The sending of marketing messages can place a significant burden on your outbound email sending servers … depending on how many messages you are sending and how fast. This can degrade performance and cause your business email to be delivered much more slowly if they are sharing the same outbound service.
Additionally, it is typical with marketing messages that many of them cannot be immediately delivered to the recipients for one reason or another, and so these are queued and re-tried over time. For large marketing mailing lists (and especially in cases where your sending server is getting blacklisted) this can result in large email queues which slow down the delivery of both business and marketing email if sent from the same server.
An all-too-common side effect of marketing email is having the server that you are sending from blacklisted. When your server is blacklisted, by say yahoo.com, then all email to recipients at that domain will fail to be delivered. If you are sending business email through the same server as your marketing email … then your business email to these same folks will also fail. This is the most critical reason why you should use separate servers for business and marketing email.
But how could you get black listed?
- If your mailing lists have bad email addresses on them (e.g. non-opt in, purchased, spam trap, spidered, or other addresses that you should never email)
- If your mailing addresses have lots of invalid email addresses on them (e.g. the list is very old and have not been cleaned of now defunct addresses)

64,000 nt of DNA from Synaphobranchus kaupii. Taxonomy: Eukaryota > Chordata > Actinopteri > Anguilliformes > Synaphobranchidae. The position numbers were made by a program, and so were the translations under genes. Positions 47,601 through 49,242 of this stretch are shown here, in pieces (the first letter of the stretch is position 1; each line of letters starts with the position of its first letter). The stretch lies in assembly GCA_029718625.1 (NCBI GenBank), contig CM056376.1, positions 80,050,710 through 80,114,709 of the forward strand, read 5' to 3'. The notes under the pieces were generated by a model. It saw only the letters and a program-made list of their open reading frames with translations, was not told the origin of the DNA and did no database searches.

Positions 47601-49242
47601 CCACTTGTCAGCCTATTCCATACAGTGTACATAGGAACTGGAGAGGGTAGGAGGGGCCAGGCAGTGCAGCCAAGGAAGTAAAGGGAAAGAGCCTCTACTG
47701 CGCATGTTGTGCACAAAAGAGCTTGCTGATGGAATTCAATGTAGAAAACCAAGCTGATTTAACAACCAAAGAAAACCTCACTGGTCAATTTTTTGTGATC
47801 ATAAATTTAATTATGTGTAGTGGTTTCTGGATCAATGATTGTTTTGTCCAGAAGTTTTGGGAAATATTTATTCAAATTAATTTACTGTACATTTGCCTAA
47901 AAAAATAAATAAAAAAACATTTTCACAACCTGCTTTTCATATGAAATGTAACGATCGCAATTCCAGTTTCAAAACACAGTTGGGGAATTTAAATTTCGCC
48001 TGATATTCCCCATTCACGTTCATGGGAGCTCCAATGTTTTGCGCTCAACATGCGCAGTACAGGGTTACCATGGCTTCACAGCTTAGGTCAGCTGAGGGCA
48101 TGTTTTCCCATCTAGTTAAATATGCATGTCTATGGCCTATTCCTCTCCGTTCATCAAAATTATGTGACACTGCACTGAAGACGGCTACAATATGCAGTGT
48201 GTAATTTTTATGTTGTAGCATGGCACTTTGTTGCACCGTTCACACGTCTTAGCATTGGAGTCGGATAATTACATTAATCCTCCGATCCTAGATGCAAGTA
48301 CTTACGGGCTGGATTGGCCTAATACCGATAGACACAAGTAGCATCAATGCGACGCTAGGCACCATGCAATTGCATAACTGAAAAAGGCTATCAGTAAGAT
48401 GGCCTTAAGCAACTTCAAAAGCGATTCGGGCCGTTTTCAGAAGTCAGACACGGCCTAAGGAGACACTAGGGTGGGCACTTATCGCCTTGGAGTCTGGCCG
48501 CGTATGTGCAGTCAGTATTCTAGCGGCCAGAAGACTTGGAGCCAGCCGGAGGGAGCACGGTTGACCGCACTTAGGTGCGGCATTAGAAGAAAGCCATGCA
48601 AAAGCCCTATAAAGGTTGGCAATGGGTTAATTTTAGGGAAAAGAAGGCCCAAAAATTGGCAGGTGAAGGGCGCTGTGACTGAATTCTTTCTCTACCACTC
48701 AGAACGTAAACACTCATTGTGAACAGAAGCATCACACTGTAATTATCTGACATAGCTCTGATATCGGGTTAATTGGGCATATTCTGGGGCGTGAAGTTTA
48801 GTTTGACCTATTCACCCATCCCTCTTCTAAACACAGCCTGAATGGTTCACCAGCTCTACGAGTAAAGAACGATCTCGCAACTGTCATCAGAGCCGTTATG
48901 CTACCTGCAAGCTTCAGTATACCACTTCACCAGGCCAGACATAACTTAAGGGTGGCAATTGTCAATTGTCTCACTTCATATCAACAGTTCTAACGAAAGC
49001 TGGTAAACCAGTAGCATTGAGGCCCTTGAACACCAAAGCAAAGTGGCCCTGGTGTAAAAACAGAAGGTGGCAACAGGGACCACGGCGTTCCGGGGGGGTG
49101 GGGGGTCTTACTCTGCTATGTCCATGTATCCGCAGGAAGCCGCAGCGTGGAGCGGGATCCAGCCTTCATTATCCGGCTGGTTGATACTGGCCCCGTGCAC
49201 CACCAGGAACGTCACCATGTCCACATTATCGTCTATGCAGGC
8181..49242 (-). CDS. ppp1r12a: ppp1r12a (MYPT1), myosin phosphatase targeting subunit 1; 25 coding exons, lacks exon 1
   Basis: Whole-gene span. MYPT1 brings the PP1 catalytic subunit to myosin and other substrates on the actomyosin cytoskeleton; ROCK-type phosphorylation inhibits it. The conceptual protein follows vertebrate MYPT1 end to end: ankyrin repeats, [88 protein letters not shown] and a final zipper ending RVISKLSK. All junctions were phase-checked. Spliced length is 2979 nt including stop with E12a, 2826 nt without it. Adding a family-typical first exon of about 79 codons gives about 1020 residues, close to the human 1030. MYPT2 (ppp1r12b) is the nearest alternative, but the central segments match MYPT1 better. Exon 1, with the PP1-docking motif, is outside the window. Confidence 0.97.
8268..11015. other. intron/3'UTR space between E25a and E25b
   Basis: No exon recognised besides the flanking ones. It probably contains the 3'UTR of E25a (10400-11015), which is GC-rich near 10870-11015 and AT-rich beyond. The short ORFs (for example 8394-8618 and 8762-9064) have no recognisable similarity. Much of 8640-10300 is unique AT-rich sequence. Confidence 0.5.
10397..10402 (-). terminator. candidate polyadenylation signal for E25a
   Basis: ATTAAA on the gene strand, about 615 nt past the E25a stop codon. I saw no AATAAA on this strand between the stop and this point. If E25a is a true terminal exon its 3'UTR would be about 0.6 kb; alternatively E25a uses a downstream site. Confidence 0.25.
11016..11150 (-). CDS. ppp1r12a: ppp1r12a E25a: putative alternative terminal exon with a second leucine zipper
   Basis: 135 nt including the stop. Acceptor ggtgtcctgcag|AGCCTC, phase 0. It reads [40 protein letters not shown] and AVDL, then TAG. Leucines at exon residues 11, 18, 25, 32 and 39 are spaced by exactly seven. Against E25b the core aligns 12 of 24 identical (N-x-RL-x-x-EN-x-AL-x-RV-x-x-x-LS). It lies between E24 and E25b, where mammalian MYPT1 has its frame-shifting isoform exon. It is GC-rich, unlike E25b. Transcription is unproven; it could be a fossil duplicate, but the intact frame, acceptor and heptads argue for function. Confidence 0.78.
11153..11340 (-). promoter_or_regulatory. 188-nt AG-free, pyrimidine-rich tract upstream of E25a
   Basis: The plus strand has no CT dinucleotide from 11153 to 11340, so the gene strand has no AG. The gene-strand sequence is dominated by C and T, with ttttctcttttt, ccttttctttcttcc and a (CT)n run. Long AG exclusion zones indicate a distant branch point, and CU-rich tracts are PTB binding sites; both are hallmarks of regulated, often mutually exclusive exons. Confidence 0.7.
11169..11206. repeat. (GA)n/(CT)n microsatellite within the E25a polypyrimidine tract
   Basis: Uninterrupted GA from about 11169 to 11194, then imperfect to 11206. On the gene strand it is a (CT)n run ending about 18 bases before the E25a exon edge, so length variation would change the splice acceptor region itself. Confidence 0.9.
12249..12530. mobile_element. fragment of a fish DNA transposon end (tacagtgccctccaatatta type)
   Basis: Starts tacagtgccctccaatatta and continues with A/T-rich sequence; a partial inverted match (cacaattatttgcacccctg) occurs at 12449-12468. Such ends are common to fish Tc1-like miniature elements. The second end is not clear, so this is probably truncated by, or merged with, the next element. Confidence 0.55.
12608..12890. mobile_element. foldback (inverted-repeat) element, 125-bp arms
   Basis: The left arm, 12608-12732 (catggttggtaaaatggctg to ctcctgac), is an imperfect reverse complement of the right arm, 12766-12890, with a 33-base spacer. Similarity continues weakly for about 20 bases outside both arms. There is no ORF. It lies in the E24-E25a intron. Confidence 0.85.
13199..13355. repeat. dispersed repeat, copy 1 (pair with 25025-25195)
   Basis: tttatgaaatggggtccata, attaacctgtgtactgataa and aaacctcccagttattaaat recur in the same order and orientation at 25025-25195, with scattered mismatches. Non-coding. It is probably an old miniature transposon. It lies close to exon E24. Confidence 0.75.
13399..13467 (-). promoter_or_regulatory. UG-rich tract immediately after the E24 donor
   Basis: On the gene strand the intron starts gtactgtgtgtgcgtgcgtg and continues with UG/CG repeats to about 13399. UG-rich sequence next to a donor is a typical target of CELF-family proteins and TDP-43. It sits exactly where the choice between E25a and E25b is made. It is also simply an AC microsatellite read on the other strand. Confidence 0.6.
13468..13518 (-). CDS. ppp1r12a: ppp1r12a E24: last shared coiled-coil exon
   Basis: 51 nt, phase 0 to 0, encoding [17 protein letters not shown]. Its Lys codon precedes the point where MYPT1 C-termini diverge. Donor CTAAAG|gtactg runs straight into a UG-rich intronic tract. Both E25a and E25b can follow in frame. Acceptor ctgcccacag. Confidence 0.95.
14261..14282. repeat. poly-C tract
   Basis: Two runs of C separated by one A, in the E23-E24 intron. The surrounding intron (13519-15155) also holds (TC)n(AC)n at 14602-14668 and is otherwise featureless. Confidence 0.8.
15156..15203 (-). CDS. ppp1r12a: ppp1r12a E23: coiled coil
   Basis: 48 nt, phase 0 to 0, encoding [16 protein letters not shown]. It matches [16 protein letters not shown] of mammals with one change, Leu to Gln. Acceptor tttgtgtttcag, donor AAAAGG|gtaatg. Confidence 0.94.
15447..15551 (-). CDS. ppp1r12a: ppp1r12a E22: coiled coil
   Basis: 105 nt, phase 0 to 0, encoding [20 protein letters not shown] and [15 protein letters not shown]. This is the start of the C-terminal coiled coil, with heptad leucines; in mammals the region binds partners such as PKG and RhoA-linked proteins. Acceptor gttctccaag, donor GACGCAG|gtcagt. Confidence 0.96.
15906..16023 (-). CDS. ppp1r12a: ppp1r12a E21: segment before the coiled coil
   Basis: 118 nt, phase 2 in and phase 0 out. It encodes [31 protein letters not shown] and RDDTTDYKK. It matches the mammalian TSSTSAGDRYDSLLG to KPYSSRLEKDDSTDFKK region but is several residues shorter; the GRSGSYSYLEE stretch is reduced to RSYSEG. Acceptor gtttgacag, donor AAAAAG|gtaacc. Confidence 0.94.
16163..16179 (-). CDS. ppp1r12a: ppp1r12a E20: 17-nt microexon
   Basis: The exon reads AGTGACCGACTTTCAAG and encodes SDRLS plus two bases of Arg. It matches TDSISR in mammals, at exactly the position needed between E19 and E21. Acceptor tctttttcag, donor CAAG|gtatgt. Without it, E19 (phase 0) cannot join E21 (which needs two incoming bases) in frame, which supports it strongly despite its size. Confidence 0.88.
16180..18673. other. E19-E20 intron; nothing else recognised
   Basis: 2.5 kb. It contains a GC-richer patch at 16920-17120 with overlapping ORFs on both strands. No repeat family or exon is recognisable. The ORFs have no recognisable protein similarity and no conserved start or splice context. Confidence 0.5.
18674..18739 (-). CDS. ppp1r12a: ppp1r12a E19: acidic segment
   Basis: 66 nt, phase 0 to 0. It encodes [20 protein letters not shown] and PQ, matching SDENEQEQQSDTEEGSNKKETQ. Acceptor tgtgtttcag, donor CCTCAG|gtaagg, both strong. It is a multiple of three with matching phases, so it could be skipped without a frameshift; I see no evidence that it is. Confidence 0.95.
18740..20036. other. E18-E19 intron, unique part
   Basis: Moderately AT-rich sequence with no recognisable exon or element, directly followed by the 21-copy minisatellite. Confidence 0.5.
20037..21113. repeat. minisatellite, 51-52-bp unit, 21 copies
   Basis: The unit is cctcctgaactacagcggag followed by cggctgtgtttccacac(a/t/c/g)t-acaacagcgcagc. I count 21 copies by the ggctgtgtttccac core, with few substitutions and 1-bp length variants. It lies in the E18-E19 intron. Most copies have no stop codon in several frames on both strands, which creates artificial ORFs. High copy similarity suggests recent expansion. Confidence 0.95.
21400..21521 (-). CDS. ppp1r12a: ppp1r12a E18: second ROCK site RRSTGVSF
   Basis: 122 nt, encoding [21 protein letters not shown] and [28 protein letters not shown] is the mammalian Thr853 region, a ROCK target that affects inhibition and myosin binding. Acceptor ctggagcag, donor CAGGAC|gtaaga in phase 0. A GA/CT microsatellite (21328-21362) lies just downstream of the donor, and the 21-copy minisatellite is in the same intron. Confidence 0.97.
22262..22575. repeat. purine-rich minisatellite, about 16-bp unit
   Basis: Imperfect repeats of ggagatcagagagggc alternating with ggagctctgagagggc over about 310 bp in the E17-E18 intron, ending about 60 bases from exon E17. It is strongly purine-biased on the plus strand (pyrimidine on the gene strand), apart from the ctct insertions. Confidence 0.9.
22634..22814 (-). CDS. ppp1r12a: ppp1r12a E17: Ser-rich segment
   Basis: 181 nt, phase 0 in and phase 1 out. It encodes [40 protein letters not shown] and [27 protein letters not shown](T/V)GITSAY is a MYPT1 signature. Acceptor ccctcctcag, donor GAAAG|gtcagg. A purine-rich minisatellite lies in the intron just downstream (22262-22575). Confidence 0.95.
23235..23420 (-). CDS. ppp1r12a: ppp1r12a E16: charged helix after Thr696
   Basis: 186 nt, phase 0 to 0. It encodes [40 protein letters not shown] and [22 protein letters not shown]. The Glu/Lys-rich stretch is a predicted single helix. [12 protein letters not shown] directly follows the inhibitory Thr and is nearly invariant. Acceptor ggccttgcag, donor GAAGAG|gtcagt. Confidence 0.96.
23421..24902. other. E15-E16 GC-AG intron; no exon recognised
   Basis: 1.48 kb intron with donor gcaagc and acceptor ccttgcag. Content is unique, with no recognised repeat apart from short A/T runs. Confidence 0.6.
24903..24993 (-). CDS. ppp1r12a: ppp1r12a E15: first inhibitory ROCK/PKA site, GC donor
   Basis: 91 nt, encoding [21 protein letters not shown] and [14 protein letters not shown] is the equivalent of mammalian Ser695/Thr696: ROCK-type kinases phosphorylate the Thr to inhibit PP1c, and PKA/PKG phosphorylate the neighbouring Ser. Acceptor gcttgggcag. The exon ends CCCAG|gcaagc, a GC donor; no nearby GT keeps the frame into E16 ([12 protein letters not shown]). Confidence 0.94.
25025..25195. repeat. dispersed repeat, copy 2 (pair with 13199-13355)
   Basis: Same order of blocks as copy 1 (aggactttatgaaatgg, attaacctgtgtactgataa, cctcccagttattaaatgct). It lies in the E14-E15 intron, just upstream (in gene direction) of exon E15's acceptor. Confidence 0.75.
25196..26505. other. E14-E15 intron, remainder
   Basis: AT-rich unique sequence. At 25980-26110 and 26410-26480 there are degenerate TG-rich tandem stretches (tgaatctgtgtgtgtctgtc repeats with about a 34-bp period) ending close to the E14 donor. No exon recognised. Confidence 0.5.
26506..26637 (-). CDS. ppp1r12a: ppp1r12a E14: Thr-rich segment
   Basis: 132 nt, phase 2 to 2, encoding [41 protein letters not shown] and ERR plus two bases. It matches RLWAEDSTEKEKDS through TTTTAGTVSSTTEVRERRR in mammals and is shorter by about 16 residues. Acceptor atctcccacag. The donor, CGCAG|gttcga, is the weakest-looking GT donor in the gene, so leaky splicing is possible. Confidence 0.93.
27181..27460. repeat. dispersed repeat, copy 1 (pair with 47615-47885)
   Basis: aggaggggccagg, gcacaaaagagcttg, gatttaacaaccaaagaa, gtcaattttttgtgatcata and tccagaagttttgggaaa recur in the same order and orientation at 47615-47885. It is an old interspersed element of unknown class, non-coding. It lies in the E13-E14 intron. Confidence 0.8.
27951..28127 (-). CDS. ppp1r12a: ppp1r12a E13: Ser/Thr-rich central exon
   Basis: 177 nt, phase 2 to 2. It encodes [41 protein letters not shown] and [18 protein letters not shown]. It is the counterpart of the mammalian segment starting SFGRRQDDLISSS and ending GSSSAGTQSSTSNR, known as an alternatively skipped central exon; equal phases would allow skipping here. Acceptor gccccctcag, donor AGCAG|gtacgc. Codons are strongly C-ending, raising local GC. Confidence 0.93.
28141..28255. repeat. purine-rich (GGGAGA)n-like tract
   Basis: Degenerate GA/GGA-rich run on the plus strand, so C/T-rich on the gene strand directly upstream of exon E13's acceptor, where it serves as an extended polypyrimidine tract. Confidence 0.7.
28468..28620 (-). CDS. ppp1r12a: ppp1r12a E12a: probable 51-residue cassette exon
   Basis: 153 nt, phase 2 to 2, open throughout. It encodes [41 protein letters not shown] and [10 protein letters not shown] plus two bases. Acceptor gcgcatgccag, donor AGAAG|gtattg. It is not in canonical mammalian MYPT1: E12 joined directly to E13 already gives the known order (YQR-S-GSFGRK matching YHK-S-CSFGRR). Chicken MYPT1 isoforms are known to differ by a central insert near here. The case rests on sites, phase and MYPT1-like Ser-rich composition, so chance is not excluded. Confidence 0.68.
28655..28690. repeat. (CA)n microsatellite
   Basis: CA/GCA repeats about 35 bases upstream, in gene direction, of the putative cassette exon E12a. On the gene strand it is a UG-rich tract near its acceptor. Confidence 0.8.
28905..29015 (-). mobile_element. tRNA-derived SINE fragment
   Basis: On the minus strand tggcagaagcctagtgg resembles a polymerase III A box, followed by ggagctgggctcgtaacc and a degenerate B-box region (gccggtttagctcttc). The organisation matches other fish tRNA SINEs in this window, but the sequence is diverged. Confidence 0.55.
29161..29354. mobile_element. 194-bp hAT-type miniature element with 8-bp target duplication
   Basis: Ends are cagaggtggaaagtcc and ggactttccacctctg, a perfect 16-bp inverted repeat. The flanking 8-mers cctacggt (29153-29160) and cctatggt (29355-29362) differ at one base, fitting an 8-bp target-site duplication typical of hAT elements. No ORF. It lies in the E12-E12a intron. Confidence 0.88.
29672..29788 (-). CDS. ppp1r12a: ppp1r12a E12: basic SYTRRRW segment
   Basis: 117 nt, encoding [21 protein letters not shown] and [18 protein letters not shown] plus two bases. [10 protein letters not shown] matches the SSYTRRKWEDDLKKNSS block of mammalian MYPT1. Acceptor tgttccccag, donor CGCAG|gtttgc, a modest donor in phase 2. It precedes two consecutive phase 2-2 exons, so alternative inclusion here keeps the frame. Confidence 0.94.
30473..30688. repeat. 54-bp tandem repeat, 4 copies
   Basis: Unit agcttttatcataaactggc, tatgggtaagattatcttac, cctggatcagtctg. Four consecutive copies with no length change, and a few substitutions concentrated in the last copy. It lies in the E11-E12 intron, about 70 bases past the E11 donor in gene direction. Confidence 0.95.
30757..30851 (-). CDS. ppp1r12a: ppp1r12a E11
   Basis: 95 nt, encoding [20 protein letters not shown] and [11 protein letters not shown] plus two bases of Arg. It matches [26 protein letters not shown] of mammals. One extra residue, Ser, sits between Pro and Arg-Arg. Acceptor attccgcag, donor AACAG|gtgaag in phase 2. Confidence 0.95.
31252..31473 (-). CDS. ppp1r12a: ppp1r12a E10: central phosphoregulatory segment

- Your email content is perceived to be spam like or generally unwanted
It is true that the larger your list and the more you send, the more likely you are to get blacklisted, unless you are careful about managing your subscriber base.
Shared email services:
If you share outbound email servers with other customers of your provider, then your sending is subject to the behavior of all of these other customers as well. If their sending causes the server to get black listed, then that affects your email as well. The only thing that protects you in these cases is the policies of your email provider. Make sure that they are good.
Recommendations for Successful Emailing
In order to ensure that your business email is delivered as reliably as possible, your marketing email is delivered as reliably as possible, and so that these do not affect each other, we recommend:
- Use a different domain name in the “From” and “Reply” email address for your business and marketing email. E.g. email@example.com for your marketing email and firstname.lastname@example.org for your business (e.g. sales) email. These can go back to the same person and same INBOX, but having different domains allows blocks on your marketing domain to not affect your business domain.
- Use good deliverability tactics and best practices for your marketing email messages.
- Send your marketing email messages through separate email servers from your business email so that black lists and throughput issues do not affect your business email.
- Ensure that your business email provider has good policies and controls in place to ensure that other customers do not affect your email’s deliverability.